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Massachusetts Supreme Court: People Not Responsible for Their Own Actions

Well, the Michelle Carter case is back in the news again. She was the teenager who through texts and phone calls urged her boyfriend to commit suicide, which he did. Carter had told a friend two weeks later that she even told Conrad Roy to get back into his truck after he had second thoughts while the truck was apparently full of carbon monoxide. That subsequent text to her friend was the main item of evidence against her.

She was convicted of involuntary manslaughter by a judge, and now the Massachusetts state Supreme Court has upheld the conviction.

I am sure that Carter’s words and bullying may have influenced the boy’s final decision to do himself in, but she was not there, only on the phone with him. With the state Court’s ruling, this is another case in which an individual is not responsible for his own decisions and actions.

Carter’s attorney has stated that they will take the case to the U.S. Supreme Court, which hardly has a good record on freedom of speech issues.

The Massachusetts Court stated, according to Reason, “No constitutional violation results from convicting a defendant of involuntary manslaughter for reckless and wanton, pressuring text messages and phone calls, preying upon well-known weaknesses, fears, anxieties and promises, that finally overcame the willpower to live of a mentally ill, vulnerable, young person, thereby coercing him to commit suicide.”

“…preying upon well-known weaknesses, fears, anxieties and promises…”?

But isn’t that what politicians do all the time? Such as Elizabeth Warren in her Presidential campaign announcement, appealing to the ignorant, covetous masses? Or Donald Trump with his fascist wall, appealing to simple-minded tribalists?

Psychiatrist Dr. Peter Breggin had testified at Carter’s trial and considered Carter and Roy “victims of psychiatry,” because the two of them had both been taking prescription psychiatric drugs for years. But that does not excuse anything.

Dr. Breggin points out that there is no actual evidence, recording or texts, indicating that Carter actually told Roy to get back in the truck. The only evidence regarding such an assertion that exists is Carter’s texting to a friend two months after Roy’s death that she told him to get back in the truck. But what if she was mistaken in her memory of that ordeal?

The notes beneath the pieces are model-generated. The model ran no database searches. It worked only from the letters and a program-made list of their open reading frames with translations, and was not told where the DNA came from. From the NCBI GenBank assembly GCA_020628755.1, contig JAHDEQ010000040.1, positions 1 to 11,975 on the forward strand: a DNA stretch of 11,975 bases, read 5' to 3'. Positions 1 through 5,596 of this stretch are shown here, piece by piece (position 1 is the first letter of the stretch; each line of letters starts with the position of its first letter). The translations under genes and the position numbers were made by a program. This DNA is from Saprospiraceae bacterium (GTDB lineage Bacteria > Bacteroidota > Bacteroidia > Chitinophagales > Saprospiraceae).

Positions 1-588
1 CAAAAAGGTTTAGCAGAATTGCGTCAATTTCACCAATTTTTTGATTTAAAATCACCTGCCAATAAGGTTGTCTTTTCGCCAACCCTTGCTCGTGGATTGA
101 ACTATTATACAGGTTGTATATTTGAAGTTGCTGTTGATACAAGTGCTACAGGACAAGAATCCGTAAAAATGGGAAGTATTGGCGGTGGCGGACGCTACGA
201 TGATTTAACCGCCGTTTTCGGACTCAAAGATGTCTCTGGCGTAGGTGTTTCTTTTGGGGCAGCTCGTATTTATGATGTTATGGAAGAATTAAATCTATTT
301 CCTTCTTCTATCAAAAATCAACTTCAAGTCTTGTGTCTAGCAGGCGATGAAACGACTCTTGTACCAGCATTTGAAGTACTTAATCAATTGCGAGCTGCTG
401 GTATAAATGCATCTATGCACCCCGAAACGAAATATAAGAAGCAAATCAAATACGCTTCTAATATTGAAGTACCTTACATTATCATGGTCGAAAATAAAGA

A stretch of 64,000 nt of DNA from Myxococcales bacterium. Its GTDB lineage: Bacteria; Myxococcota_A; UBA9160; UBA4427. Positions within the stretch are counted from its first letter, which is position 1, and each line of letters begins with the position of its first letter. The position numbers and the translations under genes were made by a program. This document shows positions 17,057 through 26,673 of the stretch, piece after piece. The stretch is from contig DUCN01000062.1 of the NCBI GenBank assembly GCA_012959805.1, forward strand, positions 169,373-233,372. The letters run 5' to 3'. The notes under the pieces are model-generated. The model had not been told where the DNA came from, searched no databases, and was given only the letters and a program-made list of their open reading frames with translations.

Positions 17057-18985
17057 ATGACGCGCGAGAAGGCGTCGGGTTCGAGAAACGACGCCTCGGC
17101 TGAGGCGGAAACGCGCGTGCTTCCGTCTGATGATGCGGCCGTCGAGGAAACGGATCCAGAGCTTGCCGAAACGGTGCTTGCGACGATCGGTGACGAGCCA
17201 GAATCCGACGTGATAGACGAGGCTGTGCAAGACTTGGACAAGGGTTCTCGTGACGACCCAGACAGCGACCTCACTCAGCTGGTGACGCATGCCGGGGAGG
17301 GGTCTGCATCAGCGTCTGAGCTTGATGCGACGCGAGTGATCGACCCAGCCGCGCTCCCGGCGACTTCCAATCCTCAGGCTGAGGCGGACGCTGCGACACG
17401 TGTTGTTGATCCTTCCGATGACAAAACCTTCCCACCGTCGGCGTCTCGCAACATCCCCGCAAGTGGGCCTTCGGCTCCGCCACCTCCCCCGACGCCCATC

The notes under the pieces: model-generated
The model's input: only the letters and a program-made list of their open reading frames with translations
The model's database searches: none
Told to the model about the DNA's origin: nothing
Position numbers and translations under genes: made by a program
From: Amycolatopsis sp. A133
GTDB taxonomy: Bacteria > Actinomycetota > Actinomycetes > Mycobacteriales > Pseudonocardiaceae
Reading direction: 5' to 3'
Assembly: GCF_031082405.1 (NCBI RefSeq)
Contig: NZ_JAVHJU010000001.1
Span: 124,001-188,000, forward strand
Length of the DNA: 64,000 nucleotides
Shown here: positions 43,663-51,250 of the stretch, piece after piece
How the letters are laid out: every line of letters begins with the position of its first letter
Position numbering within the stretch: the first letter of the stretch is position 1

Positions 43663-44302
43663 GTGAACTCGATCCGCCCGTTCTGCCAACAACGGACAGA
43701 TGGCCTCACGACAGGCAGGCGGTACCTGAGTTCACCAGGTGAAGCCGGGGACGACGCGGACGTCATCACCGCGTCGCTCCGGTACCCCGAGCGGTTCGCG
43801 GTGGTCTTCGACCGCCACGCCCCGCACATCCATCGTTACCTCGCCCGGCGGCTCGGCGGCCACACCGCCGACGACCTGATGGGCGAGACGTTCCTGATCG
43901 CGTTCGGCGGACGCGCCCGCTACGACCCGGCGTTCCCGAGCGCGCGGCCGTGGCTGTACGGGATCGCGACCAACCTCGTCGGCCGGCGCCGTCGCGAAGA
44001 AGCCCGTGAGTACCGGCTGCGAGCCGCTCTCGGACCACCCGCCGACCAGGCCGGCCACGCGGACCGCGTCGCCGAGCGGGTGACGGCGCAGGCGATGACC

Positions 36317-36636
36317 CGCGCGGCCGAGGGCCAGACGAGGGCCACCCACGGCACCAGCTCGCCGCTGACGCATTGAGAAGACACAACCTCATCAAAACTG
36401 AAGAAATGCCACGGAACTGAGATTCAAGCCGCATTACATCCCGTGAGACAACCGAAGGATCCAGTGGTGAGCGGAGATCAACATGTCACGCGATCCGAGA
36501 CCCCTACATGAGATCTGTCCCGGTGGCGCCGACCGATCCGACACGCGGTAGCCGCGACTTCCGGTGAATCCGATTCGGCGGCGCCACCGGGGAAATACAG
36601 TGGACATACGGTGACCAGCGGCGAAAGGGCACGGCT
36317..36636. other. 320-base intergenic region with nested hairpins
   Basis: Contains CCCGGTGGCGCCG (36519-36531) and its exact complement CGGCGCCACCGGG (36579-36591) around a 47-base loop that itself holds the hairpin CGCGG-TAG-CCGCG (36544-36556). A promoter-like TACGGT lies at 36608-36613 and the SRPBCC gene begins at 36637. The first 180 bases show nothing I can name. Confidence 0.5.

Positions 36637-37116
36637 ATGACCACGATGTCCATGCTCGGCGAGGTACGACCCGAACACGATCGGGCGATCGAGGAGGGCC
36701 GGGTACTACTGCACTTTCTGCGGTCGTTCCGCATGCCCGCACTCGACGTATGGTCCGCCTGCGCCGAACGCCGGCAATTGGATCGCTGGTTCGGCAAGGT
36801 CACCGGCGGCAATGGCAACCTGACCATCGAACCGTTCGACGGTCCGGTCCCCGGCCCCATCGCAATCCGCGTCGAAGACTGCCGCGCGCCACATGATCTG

To highlight the prosecutor and judge’s zeal and inconsistency, Dr. Breggin wrote, “The DA takes Michelle’s self-destructive statement texted in despair to a friend two months after Conrad’s death as a truth so certain it is sufficient to charge and convict her of killing Conrad. This is ironic. Throughout the trial, the DA repeatedly described Michelle as a liar, a faker, a manipulator, an exaggerator, a dramatizer, a schemer, and someone whose declarations could never be trusted. The DA considered Michelle an outright liar who was wholly unreliable except on this one quote that served the DA’s driving need for a conviction.”

Dr. Breggin has a series of articles related to the Michelle Carter case.

Anyway, it was Conrad Roy’s ultimate decision based on his own free will to kill himself. That’s my view on this. Michelle Carter may have been a mean b*tch, but she was not responsible for Roy’s death.

So unless the U.S. Supreme Court overturns the Massachusetts Supreme Court’s decision, the decision can be used to suggest that someone’s “meanness,” verbal bullying, “exploiting another’s vulnerability,” and so on, can be made criminally responsible for the suicidal death of another. But will other forms of speech then be made to be responsible? Such as a “mean rant” in blog that depressed someone? Or even a bitter, vindictive political speech such as by Elizabeth Warren?

Here is what Murray Rothbard had to say about a similar situation of people urging others to do something very bad or criminal, the idea of “incitement to riot”:

Should it be illegal, we may next inquire, to “incite to riot”? Suppose that Green exhorts a crowd: “Go! Burn! Loot! Kill!” and the mob proceeds to do just that, with Green having nothing further to do with these criminal activities. Since every man is free to adopt or not adopt any course of action he wishes, we cannot say that in some way Green determined the members of the mob to their criminal activities; we cannot make him, because of his exhortation, at all responsible for their crimes. “Inciting to riot,” therefore, is a pure exercise of a man’s right to speak without being thereby implicated in crime.

On the other hand, it is obvious that if Green happened to be involved in a plan or conspiracy with others to commit various crimes, and that then Green told them to proceed, he would then be just as implicated in the crimes as are the others — more so, if he were the mastermind who headed the criminal gang. This is a seemingly subtle distinction which in practice is clearcut — there is a world of difference between the head of a criminal gang and a soap-box orator during a riot; the former is not, properly to be charged simply with “incitement.”

Published inAntidepressantsCriminal justiceFreedom of SpeechPsychiatric drugs